Talking to kids about sex abuse emotional but necessary - WAFF-TV: News, Weather and Sports for Huntsville, AL

Talking to kids about sex abuse emotional but necessary

Keeping the lines of communication open between parent and child is important. (Source: MGN Online) Keeping the lines of communication open between parent and child is important. (Source: MGN Online)

Court documents show James McCullars came into contact with hundreds of children in North Alabama. The news of his indictment now has many parents concerned their own kids could be victims of sexual abuse.

How should you talk to your children about this issue? We sat down with a representative of the National Children's Advocacy Center to find out how parents can talk about this sensitive subject with their kids.

She said parents should understand this won't just be one conversation, and they need to be prepared for anything.

Linda Cordisco-Steele is the senior trainer, and a child forensic interview specialist at the NCAC in Huntsville. She said news of a local Boy Scout volunteer facing child pornography charges can be distressing to parents, as they immediately fear their own child is a victim.

"These cases are challenging because there is no reason to think that every child who came in contact with him suffered any kind of mistreatment or abuse," she said.

But it is crucial you find out if they did. She said most children won't come forward on their own.

"Kids don't tell for lots of reasons. We know that they are either fearful or they are embarrassed. Often children think it's their fault," she explained.

Having that conversation can be tough, so she advises working through your own emotions before talking to your child.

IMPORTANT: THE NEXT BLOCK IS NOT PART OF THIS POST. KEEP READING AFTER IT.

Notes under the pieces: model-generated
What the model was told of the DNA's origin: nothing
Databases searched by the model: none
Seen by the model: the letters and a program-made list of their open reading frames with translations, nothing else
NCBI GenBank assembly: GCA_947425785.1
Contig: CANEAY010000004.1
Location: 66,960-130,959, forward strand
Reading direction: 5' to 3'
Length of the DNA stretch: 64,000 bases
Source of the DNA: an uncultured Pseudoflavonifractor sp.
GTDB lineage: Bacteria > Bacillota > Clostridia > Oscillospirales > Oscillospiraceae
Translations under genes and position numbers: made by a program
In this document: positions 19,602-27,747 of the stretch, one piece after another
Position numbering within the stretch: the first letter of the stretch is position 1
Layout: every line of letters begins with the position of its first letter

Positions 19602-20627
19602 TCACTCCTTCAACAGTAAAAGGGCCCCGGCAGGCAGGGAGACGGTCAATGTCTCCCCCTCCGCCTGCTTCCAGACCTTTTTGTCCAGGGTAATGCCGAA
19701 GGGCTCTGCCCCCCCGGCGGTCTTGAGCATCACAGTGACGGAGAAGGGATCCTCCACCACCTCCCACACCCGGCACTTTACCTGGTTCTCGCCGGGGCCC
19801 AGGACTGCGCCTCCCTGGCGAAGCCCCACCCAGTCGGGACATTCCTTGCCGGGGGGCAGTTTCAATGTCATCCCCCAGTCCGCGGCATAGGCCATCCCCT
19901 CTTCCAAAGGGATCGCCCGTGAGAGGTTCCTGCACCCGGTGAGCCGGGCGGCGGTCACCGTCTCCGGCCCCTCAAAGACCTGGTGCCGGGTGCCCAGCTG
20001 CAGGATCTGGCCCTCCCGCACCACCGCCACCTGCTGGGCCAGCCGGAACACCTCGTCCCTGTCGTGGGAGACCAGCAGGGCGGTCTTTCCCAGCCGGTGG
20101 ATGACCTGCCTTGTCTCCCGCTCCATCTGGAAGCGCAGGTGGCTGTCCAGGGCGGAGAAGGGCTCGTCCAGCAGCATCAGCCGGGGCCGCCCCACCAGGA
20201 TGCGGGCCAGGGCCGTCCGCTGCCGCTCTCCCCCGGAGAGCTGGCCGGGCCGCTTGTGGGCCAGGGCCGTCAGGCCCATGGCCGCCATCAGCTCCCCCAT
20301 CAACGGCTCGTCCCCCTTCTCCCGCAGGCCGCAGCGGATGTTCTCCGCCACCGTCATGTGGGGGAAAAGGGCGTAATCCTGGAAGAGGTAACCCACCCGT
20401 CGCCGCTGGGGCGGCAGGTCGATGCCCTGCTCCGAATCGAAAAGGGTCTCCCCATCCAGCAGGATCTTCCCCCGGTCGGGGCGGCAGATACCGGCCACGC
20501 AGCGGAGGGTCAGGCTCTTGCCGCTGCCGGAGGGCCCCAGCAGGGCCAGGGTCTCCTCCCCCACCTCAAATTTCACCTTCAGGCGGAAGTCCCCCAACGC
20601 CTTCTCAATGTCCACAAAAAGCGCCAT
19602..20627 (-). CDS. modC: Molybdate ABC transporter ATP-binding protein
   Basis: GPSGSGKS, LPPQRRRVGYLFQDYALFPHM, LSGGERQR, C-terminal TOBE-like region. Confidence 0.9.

"I would start with questions about what they remember about this man, what kind of things they did with him, the kind of interactions they had," she said.

After having the conversation, Cordisco-Steele said parents should remain observant of any changes in their child's behavior.

"The challenge with looking for behaviors is that there are no behaviors that are particularly unique to sexual abuse," she said.

Some kids will react more than others to the news, but one red flag she points out is if a child is especially upset or has no reaction. She said it's important your child understands the kids involved in the case are not in trouble or responsible in any way.

If a parent finds out their child is a victim of sexual abuse, it is important to report it immediately. Contact your local law enforcement agency first, then the Department of Human Resources, who will coordinate their investigations.

If you are a Huntsville local, the National Children's Advocacy Center will also get involved. The center has a group of therapists, victim's advocates and medical personnel who will help the child and their family get through the ordeal.

For those worried about others finding out, we are told these agencies make privacy a top priority.

"It's a terrible burden and secret to carry by yourself. While it is frightening, a lot of people are anxious about what is going to happen and question whether they are making the right choice. There is an opportunity to let go of that secret and let go of that burden," said Cordisco-Steele.

She also said it's important you leave the door open for your child to come to you at any point with their questions or concerns.

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